Jerez November Test Final Times: Marquez Fastest On Second Day, Viñales Fastest Overall

Marc Marquez finished the second and final day of the Jerez MotoGP test at the top of the timesheets, after a day cut short by the weather. The riders took to the track early, the surface dry and in good condition. But a light rain started shortly after midday, and persisted for most of the afternoon. Though a number of riders got track time in the wet - important to test how the new engines responded on a wet track - any idea of setting a time was forgotten.

That left Maverick Viñales fastest overall, the Monster Energy Yamaha rider having set a scorching time on the first day of the test. Marquez' time on Tuesday was good enough to propel him to second place, a time set despite having a dislocated shoulder which will need surgery on Wednesday in Barcelona.

Alex Rins ended third fastest overall, the Suzuki Ecstar rider a fraction faster than Fabio Quartararo on the Petronas Yamaha. Joan Mir was fifth quickest, while Andrea Dovizioso put the factory Ducati into sixth place. 

The teams have now packed up and are heading back to their respective bases. The data gained at this test will be used to refine the prototypes tested here and prepare for the Sepang test in Malaysia, which will be held from 7th-9th of February 2020.

Tuesday final times:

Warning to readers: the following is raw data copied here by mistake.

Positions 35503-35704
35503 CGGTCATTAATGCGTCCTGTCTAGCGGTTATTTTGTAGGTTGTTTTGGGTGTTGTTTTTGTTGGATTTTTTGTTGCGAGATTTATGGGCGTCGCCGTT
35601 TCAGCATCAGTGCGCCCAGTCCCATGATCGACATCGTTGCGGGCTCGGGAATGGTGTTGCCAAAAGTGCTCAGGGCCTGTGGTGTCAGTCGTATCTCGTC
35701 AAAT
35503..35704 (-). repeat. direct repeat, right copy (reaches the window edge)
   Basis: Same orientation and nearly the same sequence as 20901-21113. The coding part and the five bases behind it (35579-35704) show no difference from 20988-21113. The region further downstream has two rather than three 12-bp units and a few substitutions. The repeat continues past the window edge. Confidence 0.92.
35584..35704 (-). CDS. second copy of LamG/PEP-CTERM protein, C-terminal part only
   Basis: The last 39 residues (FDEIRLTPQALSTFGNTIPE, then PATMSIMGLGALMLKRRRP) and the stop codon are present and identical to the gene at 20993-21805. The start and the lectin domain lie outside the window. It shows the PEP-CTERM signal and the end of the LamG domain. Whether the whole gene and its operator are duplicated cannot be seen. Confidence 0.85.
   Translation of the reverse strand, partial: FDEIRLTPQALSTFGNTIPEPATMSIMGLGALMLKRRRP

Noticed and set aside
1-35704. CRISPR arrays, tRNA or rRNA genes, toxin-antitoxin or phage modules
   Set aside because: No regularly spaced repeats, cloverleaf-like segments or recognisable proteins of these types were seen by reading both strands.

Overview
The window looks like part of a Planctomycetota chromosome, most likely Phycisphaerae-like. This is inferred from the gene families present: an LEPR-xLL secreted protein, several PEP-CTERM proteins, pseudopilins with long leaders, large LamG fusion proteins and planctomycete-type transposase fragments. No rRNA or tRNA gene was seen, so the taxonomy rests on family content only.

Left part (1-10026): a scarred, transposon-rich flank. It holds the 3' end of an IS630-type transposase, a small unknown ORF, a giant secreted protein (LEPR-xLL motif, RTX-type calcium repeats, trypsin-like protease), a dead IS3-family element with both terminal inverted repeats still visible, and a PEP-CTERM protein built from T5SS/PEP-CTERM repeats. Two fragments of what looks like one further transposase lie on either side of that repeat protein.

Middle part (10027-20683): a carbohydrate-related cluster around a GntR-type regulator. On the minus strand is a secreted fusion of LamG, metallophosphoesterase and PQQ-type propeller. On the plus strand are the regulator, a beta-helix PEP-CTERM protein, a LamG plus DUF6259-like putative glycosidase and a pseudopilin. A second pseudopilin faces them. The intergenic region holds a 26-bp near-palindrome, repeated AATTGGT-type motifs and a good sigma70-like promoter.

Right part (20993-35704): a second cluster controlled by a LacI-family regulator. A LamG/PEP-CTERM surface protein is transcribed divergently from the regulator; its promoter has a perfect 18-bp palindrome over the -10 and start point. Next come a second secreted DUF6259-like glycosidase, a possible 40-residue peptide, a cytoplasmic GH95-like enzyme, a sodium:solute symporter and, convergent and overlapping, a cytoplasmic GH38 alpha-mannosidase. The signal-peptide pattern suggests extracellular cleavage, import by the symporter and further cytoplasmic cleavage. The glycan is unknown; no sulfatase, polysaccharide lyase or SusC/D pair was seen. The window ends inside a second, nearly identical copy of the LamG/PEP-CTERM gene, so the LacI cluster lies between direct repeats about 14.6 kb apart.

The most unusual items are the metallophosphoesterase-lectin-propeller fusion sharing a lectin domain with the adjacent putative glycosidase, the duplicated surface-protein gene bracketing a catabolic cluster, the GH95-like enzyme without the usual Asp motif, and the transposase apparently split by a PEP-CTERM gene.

Pos No Rider Bike Time Diff Prev
1 93 Marc Marquez Honda RC213V 1:37.820    
2 42 Alex Rins Suzuki GSX-RR 1:37.837 0.017 0.017
3 36 Joan Mir Suzuki GSX-RR 1:37.959 0.139 0.122
4 12 Maverick Vinales Yamaha M1 1:37.964 0.144 0.005
5 20 Fabio Quartararo Yamaha M1 1:37.973 0.153 0.009
6 4 Andrea Dovizioso Ducati GP20 1:37.986 0.166 0.013
7 21 Franco Morbidelli Yamaha M1 1:38.100 0.280 0.114
8 43 Jack Miller Ducati GP20 1:38.113 0.293 0.013
9 44 Pol Espargaro KTM RC16 1:38.211 0.391 0.098
10 46 Valentino Rossi Yamaha M1 1:38.352 0.532 0.141
11 29 Andrea Iannone Aprilia RS-GP 1:38.442 0.622 0.090
12 9 Danilo Petrucci Ducati GP20 1:38.452 0.632 0.010
13 35 Cal Crutchlow Honda RC213V 1:38.674 0.854 0.222
14 53 Tito Rabat Ducati GP19 1:38.813 0.993 0.139
15 41 Aleix Espargaro Aprilia RS-GP 1:38.940 1.120 0.127
16 50 Sylvain Guintoli Suzuki GSX-RR 1:38.962 1.142 0.022
17 73 Alex Márquez Honda RC213V 1:39.224 1.404 0.262
18 26 Dani Pedrosa KTM RC16 1:39.594 1.774 0.370
19 51 Michele Pirro Ducati GP20 1:39.845 2.025 0.251
20 27 Iker Lecuona KTM RC16 1:39.880 2.060 0.035
21 38 Bradley Smith Aprilia RS-GP 1:39.884 2.064 0.004
22 33 Brad Binder KTM RC16 1:39.943 2.123 0.059
23 15 Eric Granado Ducati GP19 1:49.921 12.101 9.978

Combined times from both days:

Pos No Rider Bike Combined Diff Prev
1 12 Maverick Vinales Yamaha M1 1:37.131    
2 93 Marc Marquez Honda RC213V 1:37.820 0.689 0.689
3 42 Alex Rins Suzuki GSX-RR 1:37.837 0.706 0.017
4 20 Fabio Quartararo Yamaha M1 1:37.885 0.754 0.048
5 36 Joan Mir Suzuki GSX-RR 1:37.959 0.828 0.074
6 4 Andrea Dovizioso Ducati GP20 1:37.986 0.855 0.027
7 21 Franco Morbidelli Yamaha M1 1:38.100 0.969 0.114